Q & A > Question Details
For years, poor quality or hardprocess gasoline boiling range streams such as visbreaker has been a problem for refiners.
These materials contain such high quantities of di-olefins, in addition to sulfur and nitrogen compounds, that they are extremely difficult to process in conventional refinery units. The large di-olefin content of such streams renders them extremely reactive or unstable. If an attempt is made to simply hydrotreat these streams in a conventional hydrotreater, the reactive di-olefins form gum which plugs the conventional hydrotreating bed, or less frequently plugs the heat exchanger or heater upstream of the hydrotreating unit.
Based on above what are the options refiners have taken to solve this problem. In one refinery Naphtha is routed to Gas Concentration Unit before sending to Naphtha Hydrotreator Unit. GCU debutanizer reboiler tube bundle failed and heavy coke deposition observed.
Can Naphtha be routed directly to Naphtha Hydrotreator Unit ? If yes what will be demerits? What are the other options?
19/06/2020 A: Reza Seif Mohaddecy, Research Institute of Petroleum Industry, seifsr@ripi.ir
For removing diolefins, you should use a naphtha hydrotreating unit with three reactors.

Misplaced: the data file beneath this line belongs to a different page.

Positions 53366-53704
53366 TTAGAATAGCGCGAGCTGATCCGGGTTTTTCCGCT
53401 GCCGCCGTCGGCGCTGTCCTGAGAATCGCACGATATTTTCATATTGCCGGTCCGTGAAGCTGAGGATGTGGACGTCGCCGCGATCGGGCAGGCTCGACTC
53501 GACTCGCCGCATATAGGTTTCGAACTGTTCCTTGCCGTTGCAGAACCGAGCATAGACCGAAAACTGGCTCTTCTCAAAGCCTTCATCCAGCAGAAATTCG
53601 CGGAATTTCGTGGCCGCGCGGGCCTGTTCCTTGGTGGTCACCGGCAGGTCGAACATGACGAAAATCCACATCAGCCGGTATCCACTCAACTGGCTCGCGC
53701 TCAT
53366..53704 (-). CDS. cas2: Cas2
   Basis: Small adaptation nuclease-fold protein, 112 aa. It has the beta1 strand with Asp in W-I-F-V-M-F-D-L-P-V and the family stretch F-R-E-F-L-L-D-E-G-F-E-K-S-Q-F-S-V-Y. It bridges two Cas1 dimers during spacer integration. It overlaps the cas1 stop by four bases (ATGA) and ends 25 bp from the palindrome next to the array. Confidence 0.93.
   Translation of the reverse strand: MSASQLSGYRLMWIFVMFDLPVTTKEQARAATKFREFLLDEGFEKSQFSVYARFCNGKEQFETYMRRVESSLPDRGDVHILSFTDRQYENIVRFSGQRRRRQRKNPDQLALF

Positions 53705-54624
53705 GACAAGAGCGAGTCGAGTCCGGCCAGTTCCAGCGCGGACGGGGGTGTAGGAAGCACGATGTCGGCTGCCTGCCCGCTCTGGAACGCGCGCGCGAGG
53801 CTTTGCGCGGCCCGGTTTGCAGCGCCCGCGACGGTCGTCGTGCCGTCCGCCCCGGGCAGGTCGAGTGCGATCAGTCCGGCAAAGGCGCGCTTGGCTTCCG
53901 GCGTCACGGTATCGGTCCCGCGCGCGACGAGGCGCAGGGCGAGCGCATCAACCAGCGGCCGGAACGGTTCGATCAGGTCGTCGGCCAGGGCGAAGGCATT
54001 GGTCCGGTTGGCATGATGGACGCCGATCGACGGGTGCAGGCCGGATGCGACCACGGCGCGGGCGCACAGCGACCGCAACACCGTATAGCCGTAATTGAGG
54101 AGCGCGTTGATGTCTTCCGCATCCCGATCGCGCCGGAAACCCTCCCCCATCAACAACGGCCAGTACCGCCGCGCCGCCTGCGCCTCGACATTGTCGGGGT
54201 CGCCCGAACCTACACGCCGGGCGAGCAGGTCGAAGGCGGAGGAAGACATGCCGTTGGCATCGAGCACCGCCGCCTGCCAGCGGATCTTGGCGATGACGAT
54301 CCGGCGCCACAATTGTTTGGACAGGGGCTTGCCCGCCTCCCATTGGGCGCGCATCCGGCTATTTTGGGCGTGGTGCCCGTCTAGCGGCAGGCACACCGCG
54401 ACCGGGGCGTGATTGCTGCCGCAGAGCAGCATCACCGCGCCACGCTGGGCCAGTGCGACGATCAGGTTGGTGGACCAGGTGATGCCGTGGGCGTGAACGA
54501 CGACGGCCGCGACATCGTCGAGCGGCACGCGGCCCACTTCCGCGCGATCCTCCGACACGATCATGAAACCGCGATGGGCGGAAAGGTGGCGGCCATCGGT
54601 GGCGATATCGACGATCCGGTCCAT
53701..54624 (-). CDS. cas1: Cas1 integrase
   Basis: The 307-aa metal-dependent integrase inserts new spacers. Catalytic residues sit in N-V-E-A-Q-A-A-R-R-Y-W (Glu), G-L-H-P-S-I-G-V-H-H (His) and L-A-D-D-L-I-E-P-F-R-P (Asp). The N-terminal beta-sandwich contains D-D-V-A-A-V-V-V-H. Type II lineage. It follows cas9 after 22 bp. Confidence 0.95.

The first reactor can be used for selective hydrogenation (for saturation of olefins). The second and third reactors can be used for hydrotreating, as in straight naphtha hydrotreating.
Prime G+ is a conventional process by Axens for FCC or coker naphtha hydrotreating. In Iran there are two refineries with Prime G+ for hydrotreating naphtha.
23/02/2010 A: Virendra Kapoor, Petroleum Refining Consultants, vkkapoor9@yahoo.com
It is established practice to hydrotreat VBU naphtha along with SRN in NHDT plant in 10 to 25 % concn easily provided there is proper catalysts selection and loading in NHDT under recommended operating conditions. If the dioelfin contents are high, provision is made for guard reactor to saturate at lower temp for preventing delta P build up and fouling.
08/02/2010 A: Keng Chung, Well Resources Inc., kengchung@hotmail.com
This is a well known problem for cracked naphtha. See the "Removing Diolefins from Coker Naphtha Necessary before Hydrotreating" by Sok Yui, Oil & Gas Journal, 1999, v97, p36. You also have to hot-couple the cracked naphtha to the diolefin saturation unit.
08/02/2010 A: Ralph Ragsdale, Ragsdale Refining Courses, ralph.ragsdale@att.net
I agree with Mr. Rodwell. I would add: Some naphtha hydrotreaters processing visbreaker or coker naphtha, without a pre-reactor, and when the olefin bearing stream is a small percentage of the total feed stream, have done well by routing the olefin bearing stream directly to the hydrotreater feed line, bypassing the feed tank. Oxygen is the culprit when di-olefins are present. Even gas blanketing the tank is not as effective as bypassing the tank entirely. Some plants have an oxygen stripping column on the feed to the hydrotreater.
08/02/2010 A: Morgan Rodwell, Fluor Canada Limited, morgan.rodwell@fluor.com
Cracked naphtha streams containing di-olefins, such as those produced by cokers or visbreakers, should be sent directly to a naphtha hydrotreater unit that has a di-olefin saturation reactor ahead of the main heater. This prereactor should operate at a temperature below the polymerization temperature of the cracked naphtha to prevent fouling.